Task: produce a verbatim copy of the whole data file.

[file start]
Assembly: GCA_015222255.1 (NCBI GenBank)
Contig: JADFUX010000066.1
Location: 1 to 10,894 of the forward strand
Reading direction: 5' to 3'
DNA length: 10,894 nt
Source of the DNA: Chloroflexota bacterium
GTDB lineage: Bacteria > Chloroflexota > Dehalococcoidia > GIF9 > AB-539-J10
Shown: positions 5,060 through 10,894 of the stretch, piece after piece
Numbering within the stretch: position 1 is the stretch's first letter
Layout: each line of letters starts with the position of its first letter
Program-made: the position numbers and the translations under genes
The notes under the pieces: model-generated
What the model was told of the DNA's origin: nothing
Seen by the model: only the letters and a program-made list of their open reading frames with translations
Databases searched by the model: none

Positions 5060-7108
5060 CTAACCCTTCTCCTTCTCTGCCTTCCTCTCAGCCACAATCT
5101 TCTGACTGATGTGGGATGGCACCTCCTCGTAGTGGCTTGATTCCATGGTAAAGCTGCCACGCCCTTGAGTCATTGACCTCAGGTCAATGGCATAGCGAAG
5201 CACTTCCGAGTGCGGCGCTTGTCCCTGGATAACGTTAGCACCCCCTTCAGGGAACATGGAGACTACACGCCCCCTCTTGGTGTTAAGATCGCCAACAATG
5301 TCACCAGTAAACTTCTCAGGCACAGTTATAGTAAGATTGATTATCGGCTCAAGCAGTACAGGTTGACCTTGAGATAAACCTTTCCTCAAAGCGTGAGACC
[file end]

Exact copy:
Assembly: GCA_015222255.1 (NCBI GenBank)
Contig: JADFUX010000066.1
Location: 1 to 10,894 of the forward strand
Reading direction: 5' to 3'
DNA length: 10,894 nt
Source of the DNA: Chloroflexota bacterium
GTDB lineage: Bacteria > Chloroflexota > Dehalococcoidia > GIF9 > AB-539-J10
Shown: positions 5,060 through 10,894 of the stretch, piece after piece
Numbering within the stretch: position 1 is the stretch's first letter
Layout: each line of letters starts with the position of its first letter
Program-made: the position numbers and the translations under genes
The notes under the pieces: model-generated
What the model was told of the DNA's origin: nothing
Seen by the model: only the letters and a program-made list of their open reading frames with translations
Databases searched by the model: none

Positions 5060-7108
5060 CTAACCCTTCTCCTTCTCTGCCTTCCTCTCAGCCACAATCT
5101 TCTGACTGATGTGGGATGGCACCTCCTCGTAGTGGCTTGATTCCATGGTAAAGCTGCCACGCCCTTGAGTCATTGACCTCAGGTCAATGGCATAGCGAAG
5201 CACTTCCGAGTGCGGCGCTTGTCCCTGGATAACGTTAGCACCCCCTTCAGGGAACATGGAGACTACACGCCCCCTCTTGGTGTTAAGATCGCCAACAATG
5301 TCACCAGTAAACTTCTCAGGCACAGTTATAGTAAGATTGATTATCGGCTCAAGCAGTACAGGTTGACCTTGAGATAAACCTTTCCTCAAAGCGTGAGACC